Current law is not a bad “default option”–at all.  At a conference last week at Tulane University, I argued that current tax law (the bulk of what makes current law a huge deviation from “business as usual” current policy) would do pretty well by the three goals the conference dubbed a “fiscal trilemma”–economic growth, deficit reduction, and “progressivity” (the vertical equity of the tax system):

  1. Marginal tax rates certainly tolerable from supply-side perspective, and tax increases not contrary to short-term stimulus if delayed (and given distribution of expiring cuts);
  2. Achieves revenue levels consistent with economically-sustainable deficits over next 10-20 years; and
  3. Increases progressivity of federal tax system (is a pretty good execution of the “Buffett Rule” principle–that millionaires should have average tax burdens exceeding those of middle-income households).

And on a sidenote… I have to confess my huge (and I guess cynical) fear about the currently growing bandwagon of support for “fiscally responsible” policies which I hope does not come true:  that many of the CEOs and politicians clamoring for better leadership to “fix” the “fiscal cliff” issue (or even to “Fix the Debt”) are motivated mostly by their desires to avoid the tax increases and spending cuts comprising the (one-year) fiscal cliff.  “Fiscal responsibility” currently means not allowing our country to go off the cliff, because it could put us back into recession.  But once the immediate can has been kicked to avoid the first-year part of the cliff, and once our economy gets back to full employment, will the enthusiasm to (really) “fix” the debt problem continue, when the time has come when there are no longer the economic excuses to avoid tax increases and spending cuts, but only the obvious, glaring economic reasons to start accepting them?  I do hope so, but I worry, too.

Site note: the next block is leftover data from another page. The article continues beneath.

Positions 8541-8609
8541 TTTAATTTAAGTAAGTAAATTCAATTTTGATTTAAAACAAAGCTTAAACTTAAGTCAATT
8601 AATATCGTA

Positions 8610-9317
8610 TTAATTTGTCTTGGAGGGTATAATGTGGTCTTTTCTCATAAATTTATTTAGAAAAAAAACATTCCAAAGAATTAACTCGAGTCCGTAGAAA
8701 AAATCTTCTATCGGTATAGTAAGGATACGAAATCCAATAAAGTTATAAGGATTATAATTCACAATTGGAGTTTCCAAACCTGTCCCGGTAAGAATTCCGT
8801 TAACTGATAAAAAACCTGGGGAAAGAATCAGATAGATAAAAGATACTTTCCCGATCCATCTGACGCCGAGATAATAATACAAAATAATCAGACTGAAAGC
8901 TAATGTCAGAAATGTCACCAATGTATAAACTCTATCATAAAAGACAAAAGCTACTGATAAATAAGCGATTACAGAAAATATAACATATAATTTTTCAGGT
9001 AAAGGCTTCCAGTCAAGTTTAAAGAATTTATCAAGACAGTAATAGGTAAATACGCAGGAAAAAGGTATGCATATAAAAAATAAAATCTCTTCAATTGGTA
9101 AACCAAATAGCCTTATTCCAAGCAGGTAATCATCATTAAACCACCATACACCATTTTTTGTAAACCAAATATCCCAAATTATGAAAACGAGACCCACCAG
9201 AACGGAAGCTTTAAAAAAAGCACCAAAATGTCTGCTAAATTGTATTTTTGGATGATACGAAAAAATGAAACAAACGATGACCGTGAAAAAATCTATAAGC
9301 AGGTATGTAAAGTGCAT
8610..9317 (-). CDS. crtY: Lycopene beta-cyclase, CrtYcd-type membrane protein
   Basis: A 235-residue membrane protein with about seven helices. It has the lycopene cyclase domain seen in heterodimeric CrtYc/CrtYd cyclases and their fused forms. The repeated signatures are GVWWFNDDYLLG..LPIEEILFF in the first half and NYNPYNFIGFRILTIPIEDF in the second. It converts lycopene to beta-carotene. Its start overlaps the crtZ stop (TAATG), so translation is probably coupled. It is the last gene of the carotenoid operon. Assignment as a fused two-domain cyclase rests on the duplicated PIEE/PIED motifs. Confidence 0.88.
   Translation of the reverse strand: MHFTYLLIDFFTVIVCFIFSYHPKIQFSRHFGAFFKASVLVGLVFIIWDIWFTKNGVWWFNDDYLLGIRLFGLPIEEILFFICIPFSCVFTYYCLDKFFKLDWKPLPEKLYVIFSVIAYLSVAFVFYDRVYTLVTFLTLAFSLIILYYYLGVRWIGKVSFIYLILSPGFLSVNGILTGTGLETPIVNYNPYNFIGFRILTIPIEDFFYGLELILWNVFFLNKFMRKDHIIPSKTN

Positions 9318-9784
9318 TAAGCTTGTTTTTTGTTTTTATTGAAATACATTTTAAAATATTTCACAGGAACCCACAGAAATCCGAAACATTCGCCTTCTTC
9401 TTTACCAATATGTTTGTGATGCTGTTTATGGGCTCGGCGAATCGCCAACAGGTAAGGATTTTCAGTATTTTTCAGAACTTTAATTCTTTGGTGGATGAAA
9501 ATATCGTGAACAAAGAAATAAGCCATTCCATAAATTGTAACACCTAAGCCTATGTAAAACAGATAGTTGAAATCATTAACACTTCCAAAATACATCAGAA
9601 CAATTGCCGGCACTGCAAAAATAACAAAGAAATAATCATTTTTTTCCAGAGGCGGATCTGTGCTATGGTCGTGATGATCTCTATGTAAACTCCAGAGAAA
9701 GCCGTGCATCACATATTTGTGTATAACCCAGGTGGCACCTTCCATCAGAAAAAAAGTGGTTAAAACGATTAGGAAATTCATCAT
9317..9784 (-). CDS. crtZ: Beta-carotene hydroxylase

All the more reason for the public to demand not just that we “fix the debt” right now (which could just mean “kick the can”), but that we “fix the debt” even after the election and even after the economy gets back to needing the policy actions formerly known as “fiscally responsible” deficit reduction.

28 Responses to “Don’t Ignore the Cliff, Make It a Better One”

  1. comment number 1 by: SteveinCH

    Wow, so much to object to and so little time.

    First off, the difference in deficits between the current law and current policy baselines are almost all tax increases. Given Diane’s strong preference for higher taxes, it’s not surprising she likes it as a starting point but it’s in no way balanced.

    The current law baseline for FY13-22 has spending in aggregate at $44.3 trillion and taxes at $41.2 trillion.

    How about the current policy baseline? Well you can get a quick sense from summary figure 1 where the tax increase bar is roughly (eyeballing it) 4x the size of the spending cut bar, so something like a 3 or 4 to 1 split.

    But let’s move on to the three points on taxes.

    Marginal tax rates certainly tolerable from supply-side perspective, and tax increases not contrary to short-term stimulus if delayed (and given distribution of expiring cuts);

    So a marginal tax rate of say 50+% should be considered “certainly tolerable?” I guess that’s one way to look at it and as for the phrasing “tax increases not contrary to short-term stimulus if delayed…”, I’ll just say it’s a phrasing worthy of clarification. Tax increases are, by definition, contrary to short term stimulus.

    Achieves revenue levels consistent with economically-sustainable deficits over next 10-20 years; and

    Not sure how this argument is formed. Again, let’s assume there won’t be any spending cuts for the sake of argument. That puts us with something that looks like the President’s budget, the same budget that on a long-term basis doesn’t raise enough money to stave off default. The 10-20 year phrasing is clever. In other words, it allows us to raise enough money until of course, it doesn’t. Then we’ll raise taxes some more.

    Increases progressivity of federal tax system (is a pretty good execution of the “Buffett Rule” principle–that millionaires should have average tax burdens exceeding those of middle-income households).

    Unless I miss my guess, this is way off. Current law includes ending indexing the AMT for inflation. Doing this would be a massive tax increase on the top 10% of the income scale but not so much on the top 1 or .1%. In addition, the Buffett rule only works if capital gains income is materially affected. Current law would raise cap gains by 5 points relative to current policy but still leave it below ordinary income (on a marginal basis).

    But the broader point about capital gains is that the differential is caused not by the differential treatment on income tax but rather by the fact that capital gains are not taxed for FICA. The actual effective tax rate for the “Middle class” if we look at income tax only is already lower than the capital gains rate.